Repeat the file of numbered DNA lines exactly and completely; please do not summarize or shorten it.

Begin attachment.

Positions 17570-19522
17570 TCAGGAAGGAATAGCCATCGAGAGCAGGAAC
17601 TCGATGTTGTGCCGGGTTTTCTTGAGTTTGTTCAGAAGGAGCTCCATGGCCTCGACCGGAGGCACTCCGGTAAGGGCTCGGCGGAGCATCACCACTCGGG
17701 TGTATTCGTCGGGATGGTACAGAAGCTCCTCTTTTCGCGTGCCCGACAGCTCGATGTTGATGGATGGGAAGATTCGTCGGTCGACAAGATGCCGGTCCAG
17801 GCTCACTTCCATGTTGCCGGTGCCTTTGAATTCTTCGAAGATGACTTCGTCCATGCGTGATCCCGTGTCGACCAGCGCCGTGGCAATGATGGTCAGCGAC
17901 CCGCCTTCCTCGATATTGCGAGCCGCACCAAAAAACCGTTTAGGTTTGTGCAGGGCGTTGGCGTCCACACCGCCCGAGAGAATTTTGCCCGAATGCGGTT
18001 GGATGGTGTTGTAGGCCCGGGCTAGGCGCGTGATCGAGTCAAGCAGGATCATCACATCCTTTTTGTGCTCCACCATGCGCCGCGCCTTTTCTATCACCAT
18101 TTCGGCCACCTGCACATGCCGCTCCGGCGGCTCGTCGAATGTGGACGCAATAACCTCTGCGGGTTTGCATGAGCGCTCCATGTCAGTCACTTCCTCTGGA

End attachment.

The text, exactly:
Positions 17570-19522
17570 TCAGGAAGGAATAGCCATCGAGAGCAGGAAC
17601 TCGATGTTGTGCCGGGTTTTCTTGAGTTTGTTCAGAAGGAGCTCCATGGCCTCGACCGGAGGCACTCCGGTAAGGGCTCGGCGGAGCATCACCACTCGGG
17701 TGTATTCGTCGGGATGGTACAGAAGCTCCTCTTTTCGCGTGCCCGACAGCTCGATGTTGATGGATGGGAAGATTCGTCGGTCGACAAGATGCCGGTCCAG
17801 GCTCACTTCCATGTTGCCGGTGCCTTTGAATTCTTCGAAGATGACTTCGTCCATGCGTGATCCCGTGTCGACCAGCGCCGTGGCAATGATGGTCAGCGAC
17901 CCGCCTTCCTCGATATTGCGAGCCGCACCAAAAAACCGTTTAGGTTTGTGCAGGGCGTTGGCGTCCACACCGCCCGAGAGAATTTTGCCCGAATGCGGTT
18001 GGATGGTGTTGTAGGCCCGGGCTAGGCGCGTGATCGAGTCAAGCAGGATCATCACATCCTTTTTGTGCTCCACCATGCGCCGCGCCTTTTCTATCACCAT
18101 TTCGGCCACCTGCACATGCCGCTCCGGCGGCTCGTCGAATGTGGACGCAATAACCTCTGCGGGTTTGCATGAGCGCTCCATGTCAGTCACTTCCTCTGGA